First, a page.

Oxford City Council has received over 10,000 licence applications after implementing a new licensing scheme for private rented homes.
The citywide ‘selective licensing’ scheme, which came into force on 01 September, means that all private rented homes in Oxford now need a licence.
The council offered a three-month early bird discounted rate to encourage landlords and agents to apply early to license their properties.
The early bird period ended on 30 November, and a standard fee of £480 for a five-year licence now applies during the scheme’s first year.
A higher rate fee of £1,100 will apply from 1 September 2023 unless a home is newly rented within 12 weeks of the date of application.
Landlords and agents made 5,893 complete licence applications during the first three months. The largest letting agents also submitted details of a further 4,200 homes during this period.
This meant that the early bird period accounted for 10,093 licence applications – considerably more than the 7,500 applications the council was targeting.
Citywide selective licensing follows government approval of the scheme in April.
Read more: Private rented homes in Oxford will need a licence from this September
Before 01 September, only houses in multiple occupation – shared houses – required a licence to operate, though these account for less than 15% of private rented homes in Oxford. Selective licensing means that all private rented homes need one to help ensure they are safe, well-maintained and well-managed.
Licensing requires private landlords to show compliance with the law by meeting safety and management standards, being a ‘fit and proper person’ and meeting council waste storage and disposal requirements.
Oxford is the only council in the country requiring a licence for all private rented homes.
The council will begin looking for unlicensed homes from 01 January 2023, and landlords and agents may be at risk of enforcement action.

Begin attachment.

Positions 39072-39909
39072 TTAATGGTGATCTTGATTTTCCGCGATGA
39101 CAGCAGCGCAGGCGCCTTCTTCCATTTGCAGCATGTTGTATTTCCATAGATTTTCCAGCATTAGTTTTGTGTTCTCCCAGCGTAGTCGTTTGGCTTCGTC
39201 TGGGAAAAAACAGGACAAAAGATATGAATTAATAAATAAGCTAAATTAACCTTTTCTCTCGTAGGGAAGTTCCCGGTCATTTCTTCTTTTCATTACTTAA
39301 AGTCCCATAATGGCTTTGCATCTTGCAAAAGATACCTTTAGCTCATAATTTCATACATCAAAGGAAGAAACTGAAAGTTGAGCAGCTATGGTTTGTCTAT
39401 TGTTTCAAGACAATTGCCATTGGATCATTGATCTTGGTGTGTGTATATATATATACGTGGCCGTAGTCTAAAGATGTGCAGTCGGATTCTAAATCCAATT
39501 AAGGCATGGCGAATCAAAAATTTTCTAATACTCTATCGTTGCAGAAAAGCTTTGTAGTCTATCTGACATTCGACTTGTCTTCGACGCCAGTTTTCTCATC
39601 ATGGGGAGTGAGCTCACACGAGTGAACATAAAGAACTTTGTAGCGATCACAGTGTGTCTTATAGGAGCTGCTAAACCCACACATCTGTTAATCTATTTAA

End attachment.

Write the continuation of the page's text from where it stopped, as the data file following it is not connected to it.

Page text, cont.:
The council can issue financial penalties of up to £30,000, and the courts have the power to impose unlimited fines for unlicensed homes.
Visit the council‘s selective licensing pages for more information and to apply for a licence.
“We’re dealing with more than 10,000 licence applications, and that’s great news for tenants and the majority of responsible landlords and agents.
“If you’re a landlord or agent who hasn’t applied yet, you’ve missed the early bird but don’t miss the boat. Everyone should have a decent home, and your tenants deserve the confidence of knowing that theirs is safe, in good condition and well managed.”
Councillor Linda Smith, cabinet member for housing
The council believes licensing all private rented homes will protect tenants, drive up standards in the sector and crack down on rogue landlords. It will also create a level playing field for all landlords and tenants.
Half (49.3%) of all Oxford’s homes are now privately rented. An independent review of housing conditions in 2020 found that a fifth (6,200) of the 30,500 homes in Oxford’s private rented sector could have a serious housing hazard.
Between 2015 and 2020, the council received 3,360 complaints from private renters about 2,990 properties – around one in 10 privately rented homes. During that time, it served 2,451 housing and public health notices and undertook 4,058 investigations into antisocial behaviour related to privately rented homes.